Dodging the Trapdoor: Who Will Flourish and Who Will Fail in the Premier League’s Race for Survival?

Newcastle United Player Paul Dummett During a Match
Image Credit: Ben Sutherland via flickr (cropped)

There ten rounds of Premier League matches to go, which budding mathematicians amongst you will know that means there’s a maximum of 30 points which can be won by any single top flight team from now until the end of the season.

Towards the summit of the Premier League there are the knowns and the unknowns: Manchester City will, surely, win the title, and yet we don’t know how the top four will finish up; that, you suspect, will be dictated by who focuses on continental rather than domestic matters.

One thing we do definitely know is that there is definitely money to be made in the Premier League relegation betting markets. Just six points separates Stoke in nineteenth from Watford in tenth, which suggests there are at least ten teams who should be worried about how these next ten games pan out.

So who looks the most vulnerable to the dreaded drop?

No Goals, No Party

Goal ScoredTo win football matches you have to score goals, it really is that simple. Winning 1-0 is okay, but the fact you are in relegation strife in the first place suggests that keeping a clean sheet is not exactly a formality.

So if you can liberate yourselves from defensive anarchy by scoring a few at the other end, you should be able to accumulate enough points to survive.

Last season the three lowest scoring teams – Sunderland, Middlesbrough and Hull – all got relegated, and in 2015/16 West Brom somehow stayed up despite averaging less than a goal per game. Aston Villa, who netted just 27 times in their 38 fixtures, finished bottom by some 17 points.

So the history books tell us that if you can’t put the ball in the net then you had better start swotting up on your directions to Barnsley, Bolton, Preston et al.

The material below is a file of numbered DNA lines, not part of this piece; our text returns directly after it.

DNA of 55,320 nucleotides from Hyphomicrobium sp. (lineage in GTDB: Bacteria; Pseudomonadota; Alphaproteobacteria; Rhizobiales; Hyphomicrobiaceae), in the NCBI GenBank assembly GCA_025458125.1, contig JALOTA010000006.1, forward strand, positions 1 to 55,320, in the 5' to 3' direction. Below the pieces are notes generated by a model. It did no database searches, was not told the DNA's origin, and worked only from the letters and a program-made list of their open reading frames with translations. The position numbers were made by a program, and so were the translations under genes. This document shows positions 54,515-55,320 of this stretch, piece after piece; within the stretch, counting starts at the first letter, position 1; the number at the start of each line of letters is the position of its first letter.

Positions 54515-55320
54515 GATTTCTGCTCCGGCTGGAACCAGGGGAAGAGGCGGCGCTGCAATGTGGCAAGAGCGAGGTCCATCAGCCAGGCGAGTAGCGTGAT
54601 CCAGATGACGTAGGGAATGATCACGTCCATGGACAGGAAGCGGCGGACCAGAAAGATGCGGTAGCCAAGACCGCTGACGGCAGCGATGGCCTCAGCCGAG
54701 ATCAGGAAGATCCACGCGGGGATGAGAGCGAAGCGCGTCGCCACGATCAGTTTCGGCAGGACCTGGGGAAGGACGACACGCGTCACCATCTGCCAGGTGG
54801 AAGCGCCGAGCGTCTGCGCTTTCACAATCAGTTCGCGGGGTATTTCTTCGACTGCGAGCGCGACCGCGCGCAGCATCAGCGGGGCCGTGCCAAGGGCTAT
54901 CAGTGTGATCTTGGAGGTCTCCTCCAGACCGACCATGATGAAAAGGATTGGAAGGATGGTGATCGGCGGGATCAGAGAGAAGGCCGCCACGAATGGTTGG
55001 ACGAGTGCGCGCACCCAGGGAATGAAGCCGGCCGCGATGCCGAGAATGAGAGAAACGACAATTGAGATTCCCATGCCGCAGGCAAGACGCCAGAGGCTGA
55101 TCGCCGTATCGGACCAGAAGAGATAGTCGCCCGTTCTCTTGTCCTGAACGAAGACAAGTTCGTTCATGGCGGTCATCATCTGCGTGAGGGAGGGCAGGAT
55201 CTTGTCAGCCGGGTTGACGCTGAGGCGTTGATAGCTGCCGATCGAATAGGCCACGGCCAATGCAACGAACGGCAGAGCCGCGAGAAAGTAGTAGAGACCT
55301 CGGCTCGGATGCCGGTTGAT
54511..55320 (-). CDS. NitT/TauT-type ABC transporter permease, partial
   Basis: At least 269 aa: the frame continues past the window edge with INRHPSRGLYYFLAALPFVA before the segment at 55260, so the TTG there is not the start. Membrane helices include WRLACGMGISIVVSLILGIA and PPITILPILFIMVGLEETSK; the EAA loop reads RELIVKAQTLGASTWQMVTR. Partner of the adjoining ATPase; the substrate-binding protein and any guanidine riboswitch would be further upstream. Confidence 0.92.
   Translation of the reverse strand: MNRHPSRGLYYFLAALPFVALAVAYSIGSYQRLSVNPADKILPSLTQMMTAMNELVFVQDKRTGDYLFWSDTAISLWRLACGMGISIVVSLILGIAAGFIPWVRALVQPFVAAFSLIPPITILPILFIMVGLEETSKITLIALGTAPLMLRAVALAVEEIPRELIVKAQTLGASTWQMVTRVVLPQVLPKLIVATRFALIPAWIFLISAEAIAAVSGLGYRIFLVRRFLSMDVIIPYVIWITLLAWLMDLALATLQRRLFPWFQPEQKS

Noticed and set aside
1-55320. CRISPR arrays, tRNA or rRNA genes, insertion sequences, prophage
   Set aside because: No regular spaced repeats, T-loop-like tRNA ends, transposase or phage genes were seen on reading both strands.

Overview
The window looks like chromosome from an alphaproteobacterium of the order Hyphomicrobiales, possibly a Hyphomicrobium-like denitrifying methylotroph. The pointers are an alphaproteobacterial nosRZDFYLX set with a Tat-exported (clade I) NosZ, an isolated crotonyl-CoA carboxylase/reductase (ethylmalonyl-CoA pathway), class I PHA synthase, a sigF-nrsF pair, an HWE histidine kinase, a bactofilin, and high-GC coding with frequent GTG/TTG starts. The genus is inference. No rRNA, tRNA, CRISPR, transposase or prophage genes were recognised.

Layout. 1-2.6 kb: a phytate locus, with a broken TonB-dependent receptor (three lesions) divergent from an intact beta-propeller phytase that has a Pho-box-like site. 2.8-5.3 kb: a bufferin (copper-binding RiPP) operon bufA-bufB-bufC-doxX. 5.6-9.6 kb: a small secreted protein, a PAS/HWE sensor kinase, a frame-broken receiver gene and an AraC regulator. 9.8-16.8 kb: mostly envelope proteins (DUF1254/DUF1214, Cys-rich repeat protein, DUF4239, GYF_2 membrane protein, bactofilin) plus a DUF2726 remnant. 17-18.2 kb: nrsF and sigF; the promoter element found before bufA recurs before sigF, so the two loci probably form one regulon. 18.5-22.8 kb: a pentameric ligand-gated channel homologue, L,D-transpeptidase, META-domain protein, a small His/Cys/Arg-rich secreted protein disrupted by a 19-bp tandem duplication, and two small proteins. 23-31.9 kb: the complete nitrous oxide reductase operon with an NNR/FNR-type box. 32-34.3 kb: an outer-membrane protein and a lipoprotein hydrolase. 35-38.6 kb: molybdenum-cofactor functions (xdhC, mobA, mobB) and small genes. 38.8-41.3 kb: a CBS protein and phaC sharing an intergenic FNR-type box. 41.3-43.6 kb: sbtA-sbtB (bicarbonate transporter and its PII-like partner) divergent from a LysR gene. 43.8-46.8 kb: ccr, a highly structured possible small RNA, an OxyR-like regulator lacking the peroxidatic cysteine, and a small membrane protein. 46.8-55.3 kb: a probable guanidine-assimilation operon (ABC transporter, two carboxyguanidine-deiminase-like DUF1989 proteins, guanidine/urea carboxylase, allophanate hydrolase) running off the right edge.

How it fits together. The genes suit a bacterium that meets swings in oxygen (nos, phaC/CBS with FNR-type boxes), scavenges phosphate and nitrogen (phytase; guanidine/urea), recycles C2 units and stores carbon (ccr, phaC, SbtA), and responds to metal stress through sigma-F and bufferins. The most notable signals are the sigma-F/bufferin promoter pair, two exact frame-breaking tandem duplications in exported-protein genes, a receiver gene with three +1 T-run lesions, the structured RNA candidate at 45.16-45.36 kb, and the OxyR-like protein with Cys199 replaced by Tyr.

For that reason, we’re willing to grant Bournemouth, West Ham and Watford a stay of execution. They have already notched 33, 35 and 38 respectively, and there is scope for all of them to get topside of 45…. that would surely be enough to see them safe.

We can also look at those teams who will soon welcome back either goal-scoring or goal-creating talents. Charlie Austin is targeting a late March return for Southampton – a timely re-introduction for this proven goal-grabber, while Wilf Zaha is also approximately three weeks away from his Crystal Palace return. Both of those players could fire their respective sides to safety.

That leaves five low-scoring outfits to consider: Brighton, Huddersfield, Newcastle, Stoke, Swansea and West Brom.

Home Comforts

Home Ground
Bigstock / romankosolapov

Another basic tenet of Premier League survival is being solid on home soil, and then picking up occasional points on the road.

Last season Sunderland and Middlesbrough finished bottom of the ‘home table’, while Hull – decent enough at home – won just one game away from home all season. That simply won’t do.

The bottom of the ‘home table’ in 2017/18 is rather congested, although West Brom – with 13 points from 14 starts – really do look doomed. They need to improve at The Hawthorns, and sharpish, if they are to avoid what is beginning to look like a mission impossible and avert relegation.

Southampton are next bottom but as we’ve written their goals should see them safe, which leaves Newcastle (16 points) and Swansea (17) as the next worst offenders on home soil.

Both of these sides feature a number of similarities, and really the most obvious is that they lack a goalscoring hero to propel them clear of the dropzone. Dwight Gayle netted a brace for the Magpies at the weekend, but those were just his fourth and fifth goals of the campaign; he remains a Championship level ‘flat track bully’.

Swansea, meanwhile, will surely rue the loss of Wilfried Bony; a capable frontman who is expected to miss the rest of the season through injury. That heaps an enormous amount of pressure on the young shoulders of Tammy Abraham, who is a natural goal-getter but one hampered by a lack of experience and a lack of support.

The diagnosis is not good for either of those sides….

The Betting Perspective

Betting Sports
bigstock / chaser223

As mentioned, there is a decent amount of money to be made if you can nail the relegation market, with West Brom the only side trading at extreme odds-on and Stoke a shade under even money at 10/11.

There will be takers on the 7/5 for Swansea to go down because when Carlos Carvahal’s honeymoon period ends – and it will – the Swans will be in a world of strife.

And Newcastle tick a lot of boxes. They don’t have a recognised outlet for goals, sit eighteenth in the ‘home table’ and, despite boasting a world-renowned manager in Rafa Benitez, have a recent relegation on their CV. For our money, those odds of 5/1 look rather tempting indeed.

And if you are feeling particularly strongly about the matter, then you will find the West Brom/Swansea/Newcastle relegation treble available with a number of bookmakers at cumulative odds of around 22/1.